Disaster Recovery Planning in the Supply Chain - an AI problem?
Oct 18, 2022 | Jagannath Rajagopal | 3 min read
On March 17, 2000, a factory fire at a Philips Microchip plant affected two companies simultaneously - Nokia and Ericsson. Ericsson adopted a reactive approach - they wanted to wait out the crisis and eat the cost of lost sales. Nokia on the other hand scrambled their supply chain; they quickly moved to tie up spare capacity at other Phillips plants and any supplier they could find. In the end, this almost bankrupted Ericsson with lost sales of $400 million; they had to merge with Sony to survive. Nokia on the other hand capitalized on Ericsson's weakness and cemented itself as #1 in cell phones.
More recently, during the 2020 Covid-19 outbreak, many American restaurants and grocery outlets found themselves facing a severe meat shortage. Due to rising infections amongst minimum wage workers - who typically constitute the workforce in a meat factory, plants were being shut down to prevent spread of infection. In the meanwhile, millions of meat animals were being slaughtered and discarded; it was more economical to get rid of them, than to hold onto them for when the meat factories would open back up. A critical link in the supply chain - the factory - was broken and this threw the entire chain into the air.
Disaster Recovery requires many organizations that are only loosely connected to communicate and coordinate their activities effectively before, during and after a crisis. In order to do this, there need to be common points of reference so that everyone is speaking the same language. Further, each party related to or affected by the disaster has a different level of impact, and a varied set of needs for the recovery.
One common objective/theme of disaster recovery plans (DRP) is to minimize loss by identifying, prioritizing and safeguarding assets considered most valuable by organizations. DRPs also focus on ensuring speedy restoration of services for critical processes in the event of operational failures due to the disaster.
DRPs may be evaluated for different quality measures - feasibility, completeness, consistency, reliability etc. By formalizing points of reference, an ontology drives consistency to a DRP. With formal definitions, all parties speak the same language. An ontology can also model an organization by capturing its processes, organizations, people, systems, products, inventories, suppliers, business partners etc. Sometimes, it is not always possible to plan for every contingency; after the fire, Nokia actually re-designed their phones quickly to use chips from Japanese manufacturers. Capturing detailed information about the extended supply chain network can render the process of disaster recovery more complete, feasible and reliable.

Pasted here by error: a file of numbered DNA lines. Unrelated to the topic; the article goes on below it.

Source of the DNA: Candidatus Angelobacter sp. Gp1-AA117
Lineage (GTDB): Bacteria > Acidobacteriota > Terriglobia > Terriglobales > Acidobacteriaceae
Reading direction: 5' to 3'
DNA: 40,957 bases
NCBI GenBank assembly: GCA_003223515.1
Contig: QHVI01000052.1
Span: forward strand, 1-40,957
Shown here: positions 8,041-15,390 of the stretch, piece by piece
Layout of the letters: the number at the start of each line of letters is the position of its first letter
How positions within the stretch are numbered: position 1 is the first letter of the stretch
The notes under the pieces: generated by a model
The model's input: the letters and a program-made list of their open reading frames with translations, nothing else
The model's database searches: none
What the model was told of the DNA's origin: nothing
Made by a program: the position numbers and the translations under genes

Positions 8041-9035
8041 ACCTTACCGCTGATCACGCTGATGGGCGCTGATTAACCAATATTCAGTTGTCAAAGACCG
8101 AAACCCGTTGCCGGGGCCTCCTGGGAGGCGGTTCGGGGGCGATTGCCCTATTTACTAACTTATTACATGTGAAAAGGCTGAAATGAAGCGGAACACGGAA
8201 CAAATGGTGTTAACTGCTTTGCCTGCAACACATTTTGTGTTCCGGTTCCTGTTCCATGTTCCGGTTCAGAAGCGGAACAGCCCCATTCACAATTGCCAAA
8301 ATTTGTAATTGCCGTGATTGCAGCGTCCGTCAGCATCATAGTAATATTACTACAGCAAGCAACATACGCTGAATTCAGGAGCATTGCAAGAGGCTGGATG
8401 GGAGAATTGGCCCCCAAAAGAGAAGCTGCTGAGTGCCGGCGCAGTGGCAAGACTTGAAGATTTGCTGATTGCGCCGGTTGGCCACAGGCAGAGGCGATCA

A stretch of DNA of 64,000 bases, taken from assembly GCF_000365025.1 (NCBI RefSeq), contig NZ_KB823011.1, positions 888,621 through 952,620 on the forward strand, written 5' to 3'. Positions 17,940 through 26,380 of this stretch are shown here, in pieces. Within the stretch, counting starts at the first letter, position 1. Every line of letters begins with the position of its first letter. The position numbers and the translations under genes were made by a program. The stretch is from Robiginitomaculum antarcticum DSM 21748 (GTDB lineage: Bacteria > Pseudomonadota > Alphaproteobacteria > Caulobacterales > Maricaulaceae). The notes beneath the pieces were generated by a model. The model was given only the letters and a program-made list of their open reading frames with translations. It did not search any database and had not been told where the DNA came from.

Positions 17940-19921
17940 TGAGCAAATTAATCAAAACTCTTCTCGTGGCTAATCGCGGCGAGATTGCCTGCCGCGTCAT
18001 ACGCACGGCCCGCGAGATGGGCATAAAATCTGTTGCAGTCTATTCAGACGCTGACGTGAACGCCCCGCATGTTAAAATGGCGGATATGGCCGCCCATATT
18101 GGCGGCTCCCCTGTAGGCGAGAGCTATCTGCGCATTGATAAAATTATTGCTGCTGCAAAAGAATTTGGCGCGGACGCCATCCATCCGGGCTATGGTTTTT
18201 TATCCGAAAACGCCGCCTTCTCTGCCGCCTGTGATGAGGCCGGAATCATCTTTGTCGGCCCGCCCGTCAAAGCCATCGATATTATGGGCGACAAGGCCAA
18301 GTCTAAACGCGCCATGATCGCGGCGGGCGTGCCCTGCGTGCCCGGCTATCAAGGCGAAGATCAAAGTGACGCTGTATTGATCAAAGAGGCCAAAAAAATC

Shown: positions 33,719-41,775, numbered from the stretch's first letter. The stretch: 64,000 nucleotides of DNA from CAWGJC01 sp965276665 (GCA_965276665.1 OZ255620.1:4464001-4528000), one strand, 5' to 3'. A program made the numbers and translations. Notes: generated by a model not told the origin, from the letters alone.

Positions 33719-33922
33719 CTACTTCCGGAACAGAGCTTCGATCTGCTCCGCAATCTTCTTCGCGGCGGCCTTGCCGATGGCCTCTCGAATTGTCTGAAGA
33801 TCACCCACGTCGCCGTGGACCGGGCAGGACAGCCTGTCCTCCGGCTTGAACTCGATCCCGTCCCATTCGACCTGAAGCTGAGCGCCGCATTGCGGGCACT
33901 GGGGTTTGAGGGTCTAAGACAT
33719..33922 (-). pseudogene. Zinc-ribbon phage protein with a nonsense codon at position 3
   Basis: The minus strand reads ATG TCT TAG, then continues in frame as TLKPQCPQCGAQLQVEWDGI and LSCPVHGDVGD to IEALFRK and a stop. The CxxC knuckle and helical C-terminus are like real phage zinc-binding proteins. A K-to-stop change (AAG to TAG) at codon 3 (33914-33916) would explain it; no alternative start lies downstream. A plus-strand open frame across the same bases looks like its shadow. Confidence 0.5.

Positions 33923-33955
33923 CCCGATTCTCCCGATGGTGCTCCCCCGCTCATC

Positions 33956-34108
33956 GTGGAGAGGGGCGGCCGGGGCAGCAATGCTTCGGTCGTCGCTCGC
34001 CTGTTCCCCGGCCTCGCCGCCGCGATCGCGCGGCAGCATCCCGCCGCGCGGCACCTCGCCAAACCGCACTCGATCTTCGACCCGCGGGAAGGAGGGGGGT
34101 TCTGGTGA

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So what is an ontology? It is a description - like a formal specification of a program - of the concepts and relationships that can exist for a topic, a domain or body of knowledge. While ontologies have been seen in the field of logical reasoning for decades, they have special meaning to ACM since they can be used to define real world meaning to a computational system. An intelligent system needs to understand its world; an ontology allows its world to be understood by defining the things, concepts and ideas that make up that world, and their underlying relationships. In this sense, an ontology may also be seen as a knowledge base (KB).
Using an ontology as the main construct of a DRP system is a good idea. It enables you to form connections between types of information. Forming a logical representation of a domain - like an electronics supply chain - and keeping it up to date with the most current information - ideally in real time (though Supply Chain purists would settle for the prior day) - enables one to logically reason through scenarios in a DRP, should the worst happen. This would enable a company to better and quicker respond to events and systemic risks.
At Kado, we believe that Ontologies and advanced forms of knowledge representation are a basic building block for AI.
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